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          Willa Sibert Cather (1873-1947), one of America’s most beloved authors, is best known for her novels depicting the lives of people who settled the American heartland and the Southwest: O! Pioneers, My Antonia, A Lost Lady, and Death Comes for the Archbishop. Her life, like her writing, crisscrossed much of the United States. Born in Virginia, Cather grew up in Nebraska and graduated from the University of Nebraska. She then worked as a journalist and as a teacher in Pittsburgh, before moving to New York in 1906 where she lived the rest of her life, but making long visits back to the Midwest, to the Southwest, and to California. Scholars have suggested that “The Namesake” (written in 1907) has autobiographical significance: Cather’s maternal uncle, William Seibert Boak, died in the Civil War (fighting for the Confederacy), and Cather gave herself a slightly modified version of his middle name. But in the story itself, the earlier death of a (Union) Civil War hero becomes the centerpiece of a moving exploration of American national identity and of the vocation of the artist in relation to his country. Like her protagonist Lyon Hartwell, Cather visited Paris and fell in love with it. She also greatly admired Henry James, who wrote extensively about America while living as an expatriate abroad. But unlike both Hartwell and James, Cather always made America her home. Watch editors Amy A. Kass, Leon R. Kass, and Diana Schaub converse with guest host William Schambra (Hudson Institute) about the story. For a discussion guide and more, visit http://www.whatsoproudlywehail.org/curriculum/the-meaning-of-america/making-one-out-of-many

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          • Cather: Why is Lyon Hartwell so attracted by the portrait of his namesake?

            05:19

            from What So Proudly We Hail / Added

            26 Plays / / 0 Comments

            Willa Sibert Cather (1873-1947), one of America’s most beloved authors, is best known for her novels depicting the lives of people who settled the American heartland and the Southwest: O! Pioneers, My Antonia, A Lost Lady, and Death Comes for the Archbishop. Her life, like her writing, crisscrossed much of the United States. Born in Virginia, Cather grew up in Nebraska and graduated from the University of Nebraska. She then worked as a journalist and as a teacher in Pittsburgh, before moving to New York in 1906 where she lived the rest of her life, but making long visits back to the Midwest, to the Southwest, and to California. Scholars have suggested that “The Namesake” (written in 1907) has autobiographical significance: Cather’s maternal uncle, William Seibert Boak, died in the Civil War (fighting for the Confederacy), and Cather gave herself a slightly modified version of his middle name. But in the story itself, the earlier death of a (Union) Civil War hero becomes the centerpiece of a moving exploration of American national identity and of the vocation of the artist in relation to his country. Like her protagonist Lyon Hartwell, Cather visited Paris and fell in love with it. She also greatly admired Henry James, who wrote extensively about America while living as an expatriate abroad. But unlike both Hartwell and James, Cather always made America her home. Watch editors Amy A. Kass, Leon R. Kass, and Diana Schaub converse with guest host William Schambra (Hudson Institute) about the story. For a discussion guide and more, visit http://www.whatsoproudlywehail.org/curriculum/the-meaning-of-america/making-one-out-of-many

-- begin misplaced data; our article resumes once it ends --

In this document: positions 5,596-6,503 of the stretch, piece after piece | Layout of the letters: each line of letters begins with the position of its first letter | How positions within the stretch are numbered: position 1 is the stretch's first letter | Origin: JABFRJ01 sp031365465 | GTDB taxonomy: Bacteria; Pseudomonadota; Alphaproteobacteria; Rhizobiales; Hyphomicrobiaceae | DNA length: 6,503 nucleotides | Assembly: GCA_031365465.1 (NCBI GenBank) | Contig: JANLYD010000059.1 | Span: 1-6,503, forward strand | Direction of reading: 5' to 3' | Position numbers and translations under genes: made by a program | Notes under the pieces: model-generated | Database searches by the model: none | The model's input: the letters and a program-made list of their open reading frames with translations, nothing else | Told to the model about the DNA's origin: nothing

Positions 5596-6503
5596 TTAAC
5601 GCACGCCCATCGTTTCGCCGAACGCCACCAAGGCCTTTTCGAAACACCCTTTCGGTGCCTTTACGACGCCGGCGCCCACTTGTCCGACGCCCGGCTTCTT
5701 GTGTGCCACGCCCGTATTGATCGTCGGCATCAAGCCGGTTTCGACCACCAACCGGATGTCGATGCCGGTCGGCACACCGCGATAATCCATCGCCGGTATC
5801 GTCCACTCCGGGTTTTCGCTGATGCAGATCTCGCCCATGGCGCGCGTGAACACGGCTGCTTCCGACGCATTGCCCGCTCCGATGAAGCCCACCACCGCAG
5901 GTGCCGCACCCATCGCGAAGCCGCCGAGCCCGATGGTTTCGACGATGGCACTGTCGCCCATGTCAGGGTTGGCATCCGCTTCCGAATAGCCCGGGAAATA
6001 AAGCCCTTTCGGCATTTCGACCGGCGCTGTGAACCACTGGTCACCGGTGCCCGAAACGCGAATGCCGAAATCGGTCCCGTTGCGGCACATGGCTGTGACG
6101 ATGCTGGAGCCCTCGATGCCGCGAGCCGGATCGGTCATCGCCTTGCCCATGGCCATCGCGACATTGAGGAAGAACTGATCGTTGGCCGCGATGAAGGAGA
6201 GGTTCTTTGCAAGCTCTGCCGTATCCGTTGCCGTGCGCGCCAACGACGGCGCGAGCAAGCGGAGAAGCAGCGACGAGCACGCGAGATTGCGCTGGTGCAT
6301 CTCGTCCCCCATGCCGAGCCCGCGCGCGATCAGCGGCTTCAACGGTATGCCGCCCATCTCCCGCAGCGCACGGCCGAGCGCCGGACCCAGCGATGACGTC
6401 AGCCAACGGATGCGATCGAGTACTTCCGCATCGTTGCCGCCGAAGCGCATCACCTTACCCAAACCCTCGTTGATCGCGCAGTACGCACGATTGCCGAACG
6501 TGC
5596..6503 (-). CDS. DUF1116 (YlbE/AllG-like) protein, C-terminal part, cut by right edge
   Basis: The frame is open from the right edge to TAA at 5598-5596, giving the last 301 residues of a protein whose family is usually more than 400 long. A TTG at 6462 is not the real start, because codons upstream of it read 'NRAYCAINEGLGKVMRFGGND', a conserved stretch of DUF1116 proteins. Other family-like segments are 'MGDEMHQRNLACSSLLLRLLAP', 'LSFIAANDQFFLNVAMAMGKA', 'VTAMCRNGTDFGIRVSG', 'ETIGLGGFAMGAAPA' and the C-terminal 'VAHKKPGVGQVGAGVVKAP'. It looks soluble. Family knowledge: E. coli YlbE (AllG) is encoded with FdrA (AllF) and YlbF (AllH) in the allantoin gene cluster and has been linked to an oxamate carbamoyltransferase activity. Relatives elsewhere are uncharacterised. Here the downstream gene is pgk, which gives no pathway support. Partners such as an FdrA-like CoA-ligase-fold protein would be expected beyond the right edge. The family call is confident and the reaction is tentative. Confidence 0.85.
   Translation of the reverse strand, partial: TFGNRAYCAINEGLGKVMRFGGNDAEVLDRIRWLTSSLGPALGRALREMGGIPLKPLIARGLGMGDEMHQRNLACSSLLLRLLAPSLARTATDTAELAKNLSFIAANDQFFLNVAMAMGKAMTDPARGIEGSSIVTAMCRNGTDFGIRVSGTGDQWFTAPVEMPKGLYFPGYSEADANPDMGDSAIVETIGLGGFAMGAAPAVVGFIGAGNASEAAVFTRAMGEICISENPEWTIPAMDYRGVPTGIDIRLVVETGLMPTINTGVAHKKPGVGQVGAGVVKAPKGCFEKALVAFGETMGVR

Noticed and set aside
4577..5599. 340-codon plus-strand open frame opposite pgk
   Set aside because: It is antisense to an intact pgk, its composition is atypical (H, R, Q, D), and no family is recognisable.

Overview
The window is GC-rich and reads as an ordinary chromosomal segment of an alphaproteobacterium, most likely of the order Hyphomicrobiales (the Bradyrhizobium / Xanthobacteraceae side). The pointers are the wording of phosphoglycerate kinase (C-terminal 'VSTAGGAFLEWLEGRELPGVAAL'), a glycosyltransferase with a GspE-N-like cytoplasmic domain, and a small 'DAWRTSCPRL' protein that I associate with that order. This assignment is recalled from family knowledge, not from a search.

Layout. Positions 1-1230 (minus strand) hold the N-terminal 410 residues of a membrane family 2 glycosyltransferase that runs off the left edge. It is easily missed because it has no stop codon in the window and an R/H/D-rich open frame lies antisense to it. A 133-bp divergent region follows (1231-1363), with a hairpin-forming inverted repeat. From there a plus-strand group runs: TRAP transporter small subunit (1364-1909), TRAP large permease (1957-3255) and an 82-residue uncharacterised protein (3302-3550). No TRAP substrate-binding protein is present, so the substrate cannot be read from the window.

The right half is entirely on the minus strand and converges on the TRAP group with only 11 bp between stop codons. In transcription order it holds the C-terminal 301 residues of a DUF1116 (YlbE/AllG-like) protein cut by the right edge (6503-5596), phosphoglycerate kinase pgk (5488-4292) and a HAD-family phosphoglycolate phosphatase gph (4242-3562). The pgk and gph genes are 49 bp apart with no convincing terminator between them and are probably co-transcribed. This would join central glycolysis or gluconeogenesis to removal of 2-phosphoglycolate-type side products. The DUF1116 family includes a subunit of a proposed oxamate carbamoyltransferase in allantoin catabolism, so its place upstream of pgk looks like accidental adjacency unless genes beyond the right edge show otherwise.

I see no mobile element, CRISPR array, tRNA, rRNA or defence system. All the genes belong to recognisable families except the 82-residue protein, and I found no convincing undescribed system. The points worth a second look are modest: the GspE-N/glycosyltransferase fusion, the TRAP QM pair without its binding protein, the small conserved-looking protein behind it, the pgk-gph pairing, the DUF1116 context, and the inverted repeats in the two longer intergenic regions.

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            • First Among Equals: George Washington and the American Presidency

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              What So Proudly We Hail editors Amy A. Kass, Leon R. Kass, and Diana Schaub are joined by Richard Brookhiser (author, "George Washington on Leadership"), Harvey Mansfield (Harvard University) and Steven F. Hayward (Ashbrook Center) to reflect on the significance of celebrating George Washington's Birthday. Learn more at http://www.whatsoproudlywehail.org/curriculum/the-american-calendar/celebrating-george-washington.

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              • Making One Out of Many: "The Namesake," by Willa Cather

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                Willa Sibert Cather (1873-1947), one of America’s most beloved authors, is best known for her novels depicting the lives of people who settled the American heartland and the Southwest: O! Pioneers, My Antonia, A Lost Lady, and Death Comes for the Archbishop. Her life, like her writing, crisscrossed much of the United States. Born in Virginia, Cather grew up in Nebraska and graduated from the University of Nebraska. She then worked as a journalist and as a teacher in Pittsburgh, before moving to New York in 1906 where she lived the rest of her life, but making long visits back to the Midwest, to the Southwest, and to California. Scholars have suggested that “The Namesake” (written in 1907) has autobiographical significance: Cather’s maternal uncle, William Seibert Boak, died in the Civil War (fighting for the Confederacy), and Cather gave herself a slightly modified version of his middle name. But in the story itself, the earlier death of a (Union) Civil War hero becomes the centerpiece of a moving exploration of American national identity and of the vocation of the artist in relation to his country. Like her protagonist Lyon Hartwell, Cather visited Paris and fell in love with it. She also greatly admired Henry James, who wrote extensively about America while living as an expatriate abroad. But unlike both Hartwell and James, Cather always made America her home. Watch editors Amy A. Kass, Leon R. Kass, and Diana Schaub converse with guest host William Schambra (Hudson Institute) about the story. For a discussion guide and more, visit http://www.whatsoproudlywehail.org/curriculum/the-meaning-of-america/making-one-out-of-many.